When I’m asked how many children I have I answer three, but I think four. Our second child, Aoife, was triploid, she had three of each chromosome instead of the usual two. This is different to trisomy, an extra copy of a single chromosome, Aoife had an extra copy of every chromosome. A baby with triploid is doomed, almost all miscarry, usually early in the pregnancy. The few that survive to birth die soon after.
Aoife was not born alive but she did survive six months of pregnancy. Her place in the world is tiny, she never experienced life outside the womb, no one ever heard her cry, no one ever saw her smile, only three people were at her funeral. What we do know about her is that she had a tremendous will to live. Although her harsh fate was written into her cells, she survived for six months in the womb. We also know how much we loved her. Although her main experience of life was dying, she was loved. I believe that means something, not just to me and my wife, but also to her, our daughter, to Aoife.
We decided we wanted to spare Aoife the death she would have had if she was born, the failure of her organs that would have followed when her body was no longer sustained by the womb. We loved her, and though we sometimes wish she could have died in our arms, we decided that termination was kinder to her. It was kinder to us too, particularly to my wife, carrying a dying child is a huge mental and physical burden.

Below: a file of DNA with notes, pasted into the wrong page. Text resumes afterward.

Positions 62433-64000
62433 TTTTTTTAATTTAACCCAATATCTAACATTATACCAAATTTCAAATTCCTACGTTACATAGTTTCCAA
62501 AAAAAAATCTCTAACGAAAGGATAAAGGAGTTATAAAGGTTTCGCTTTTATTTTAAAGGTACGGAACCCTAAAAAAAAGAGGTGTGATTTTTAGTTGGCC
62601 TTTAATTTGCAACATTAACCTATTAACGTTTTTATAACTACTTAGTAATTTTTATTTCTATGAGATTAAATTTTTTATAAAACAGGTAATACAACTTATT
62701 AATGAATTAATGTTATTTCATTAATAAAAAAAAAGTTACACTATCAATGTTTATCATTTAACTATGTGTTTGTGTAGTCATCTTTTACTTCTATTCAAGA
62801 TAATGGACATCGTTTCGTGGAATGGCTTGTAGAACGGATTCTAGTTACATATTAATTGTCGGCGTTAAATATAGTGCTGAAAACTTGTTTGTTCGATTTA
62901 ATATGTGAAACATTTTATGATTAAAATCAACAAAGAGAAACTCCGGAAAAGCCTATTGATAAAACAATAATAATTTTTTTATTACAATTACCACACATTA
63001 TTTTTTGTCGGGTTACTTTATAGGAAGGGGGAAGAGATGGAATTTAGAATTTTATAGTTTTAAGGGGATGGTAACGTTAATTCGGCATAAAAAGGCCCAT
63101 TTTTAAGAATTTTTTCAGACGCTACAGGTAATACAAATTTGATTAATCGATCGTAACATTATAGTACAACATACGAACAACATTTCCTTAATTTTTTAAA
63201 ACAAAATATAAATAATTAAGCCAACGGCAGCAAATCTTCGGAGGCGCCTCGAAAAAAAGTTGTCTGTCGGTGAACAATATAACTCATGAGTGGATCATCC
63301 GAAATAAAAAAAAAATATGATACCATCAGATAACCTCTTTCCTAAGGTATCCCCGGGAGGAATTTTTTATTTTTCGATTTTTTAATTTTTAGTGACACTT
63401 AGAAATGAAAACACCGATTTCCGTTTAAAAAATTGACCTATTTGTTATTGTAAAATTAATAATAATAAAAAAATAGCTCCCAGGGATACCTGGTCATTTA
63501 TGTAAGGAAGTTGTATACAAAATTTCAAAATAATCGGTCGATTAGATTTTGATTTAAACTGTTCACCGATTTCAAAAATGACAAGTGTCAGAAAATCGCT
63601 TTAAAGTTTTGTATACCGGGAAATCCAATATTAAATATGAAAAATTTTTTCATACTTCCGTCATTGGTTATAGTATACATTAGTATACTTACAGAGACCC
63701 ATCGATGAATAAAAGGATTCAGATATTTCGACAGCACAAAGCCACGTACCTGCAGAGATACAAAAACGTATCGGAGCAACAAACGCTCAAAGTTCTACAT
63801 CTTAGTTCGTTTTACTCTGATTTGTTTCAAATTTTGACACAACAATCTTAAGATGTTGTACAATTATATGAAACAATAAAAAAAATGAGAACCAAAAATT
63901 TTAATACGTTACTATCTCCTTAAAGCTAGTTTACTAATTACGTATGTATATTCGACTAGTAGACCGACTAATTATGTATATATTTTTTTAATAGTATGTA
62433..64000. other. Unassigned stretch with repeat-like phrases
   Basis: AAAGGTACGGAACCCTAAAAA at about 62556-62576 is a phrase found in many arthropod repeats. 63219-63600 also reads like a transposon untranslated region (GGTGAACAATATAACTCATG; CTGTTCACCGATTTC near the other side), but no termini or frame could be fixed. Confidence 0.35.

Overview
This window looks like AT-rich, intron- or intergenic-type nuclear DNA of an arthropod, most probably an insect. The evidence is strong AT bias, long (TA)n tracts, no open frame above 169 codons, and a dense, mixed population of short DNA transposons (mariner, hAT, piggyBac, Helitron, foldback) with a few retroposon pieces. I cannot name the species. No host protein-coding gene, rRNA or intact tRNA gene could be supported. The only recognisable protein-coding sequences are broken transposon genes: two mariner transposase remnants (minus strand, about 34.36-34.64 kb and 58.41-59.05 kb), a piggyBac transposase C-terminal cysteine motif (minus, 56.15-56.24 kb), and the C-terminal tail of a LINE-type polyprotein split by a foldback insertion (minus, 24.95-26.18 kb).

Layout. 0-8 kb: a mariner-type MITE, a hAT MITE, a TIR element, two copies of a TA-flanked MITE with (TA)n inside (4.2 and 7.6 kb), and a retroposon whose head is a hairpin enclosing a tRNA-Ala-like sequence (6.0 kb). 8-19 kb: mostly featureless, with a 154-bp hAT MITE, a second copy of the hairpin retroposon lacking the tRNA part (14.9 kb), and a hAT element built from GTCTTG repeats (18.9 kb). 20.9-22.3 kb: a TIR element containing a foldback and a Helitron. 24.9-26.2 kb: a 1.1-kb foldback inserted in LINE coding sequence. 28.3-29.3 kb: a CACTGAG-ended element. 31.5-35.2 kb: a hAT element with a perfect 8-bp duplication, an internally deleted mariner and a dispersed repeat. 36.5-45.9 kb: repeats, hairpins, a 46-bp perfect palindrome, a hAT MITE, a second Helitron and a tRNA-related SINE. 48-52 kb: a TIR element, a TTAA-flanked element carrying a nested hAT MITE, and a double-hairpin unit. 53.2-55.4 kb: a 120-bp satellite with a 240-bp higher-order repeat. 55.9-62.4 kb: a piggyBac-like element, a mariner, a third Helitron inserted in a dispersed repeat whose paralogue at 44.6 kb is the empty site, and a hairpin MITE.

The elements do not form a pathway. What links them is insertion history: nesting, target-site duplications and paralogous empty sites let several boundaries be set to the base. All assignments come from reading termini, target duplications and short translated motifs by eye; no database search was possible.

This decision was both awful and difficult, but we feel that, according to our beliefs, we made the right choice. We understand that other people, acting with an equally good conscience, might decide differently to us. A parent in this situation does their best to do the right thing. We love Aoife and since she was triploid, we cannot wish she could have survived, she could not. We cannot wish that she was anyone but who she was. Most of all we are glad of her life and, though years have passed, we continue to mourn her absence.
I think it was wrong we had to travel to England for the termination. It was cruel to me and crueler still to my wife. An already almost unimaginably difficult situation was prolonged, made more complex and more difficult by the legal situation. With our hearts broken for our doomed child, we had to play the part of criminals and travel across a border to do something that would have been illegal at home.
I don’t think the current legal and constitutional restrictions on terminations accord with Ireland’s traditional values of compassion and tolerance. I don’t believe these restrictions have the support of the Irish electorate.